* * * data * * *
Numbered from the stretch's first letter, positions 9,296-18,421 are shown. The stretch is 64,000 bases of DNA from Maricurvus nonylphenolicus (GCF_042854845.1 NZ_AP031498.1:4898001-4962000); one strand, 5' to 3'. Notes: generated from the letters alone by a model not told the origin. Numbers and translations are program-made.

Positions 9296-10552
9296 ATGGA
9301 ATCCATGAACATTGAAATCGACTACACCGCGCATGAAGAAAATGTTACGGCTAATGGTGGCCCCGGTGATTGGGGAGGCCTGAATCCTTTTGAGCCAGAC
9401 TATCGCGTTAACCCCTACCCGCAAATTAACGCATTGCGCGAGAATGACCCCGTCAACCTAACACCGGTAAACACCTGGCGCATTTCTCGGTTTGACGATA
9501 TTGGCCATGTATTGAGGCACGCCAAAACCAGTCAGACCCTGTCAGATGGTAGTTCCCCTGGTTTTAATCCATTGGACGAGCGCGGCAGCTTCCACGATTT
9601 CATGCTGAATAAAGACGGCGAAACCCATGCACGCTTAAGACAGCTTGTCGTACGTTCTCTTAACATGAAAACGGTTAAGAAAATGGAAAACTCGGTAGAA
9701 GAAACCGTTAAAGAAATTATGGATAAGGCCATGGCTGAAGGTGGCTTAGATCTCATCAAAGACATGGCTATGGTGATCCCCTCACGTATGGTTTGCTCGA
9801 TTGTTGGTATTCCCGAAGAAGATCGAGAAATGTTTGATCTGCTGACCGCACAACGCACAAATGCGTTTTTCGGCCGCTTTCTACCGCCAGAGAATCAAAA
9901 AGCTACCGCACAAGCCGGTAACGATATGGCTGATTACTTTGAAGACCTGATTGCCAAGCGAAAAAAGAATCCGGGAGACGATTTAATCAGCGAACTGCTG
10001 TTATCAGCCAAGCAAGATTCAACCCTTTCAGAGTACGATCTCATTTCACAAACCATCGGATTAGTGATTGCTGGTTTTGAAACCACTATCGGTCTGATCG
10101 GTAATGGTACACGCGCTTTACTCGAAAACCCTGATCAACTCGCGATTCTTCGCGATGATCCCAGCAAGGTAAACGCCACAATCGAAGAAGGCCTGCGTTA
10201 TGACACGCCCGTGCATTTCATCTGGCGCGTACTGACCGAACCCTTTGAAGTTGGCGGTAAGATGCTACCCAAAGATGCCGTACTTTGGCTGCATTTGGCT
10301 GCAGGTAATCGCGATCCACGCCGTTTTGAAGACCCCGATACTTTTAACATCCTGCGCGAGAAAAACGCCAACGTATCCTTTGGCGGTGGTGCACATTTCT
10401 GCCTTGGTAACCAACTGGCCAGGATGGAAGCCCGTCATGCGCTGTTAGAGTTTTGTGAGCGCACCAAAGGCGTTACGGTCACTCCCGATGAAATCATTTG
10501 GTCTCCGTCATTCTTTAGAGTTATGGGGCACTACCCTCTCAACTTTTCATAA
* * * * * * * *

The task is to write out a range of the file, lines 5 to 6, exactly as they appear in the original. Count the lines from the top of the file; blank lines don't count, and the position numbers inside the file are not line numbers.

9401 TATCGCGTTAACCCCTACCCGCAAATTAACGCATTGCGCGAGAATGACCCCGTCAACCTAACACCGGTAAACACCTGGCGCATTTCTCGGTTTGACGATA
9501 TTGGCCATGTATTGAGGCACGCCAAAACCAGTCAGACCCTGTCAGATGGTAGTTCCCCTGGTTTTAATCCATTGGACGAGCGCGGCAGCTTCCACGATTT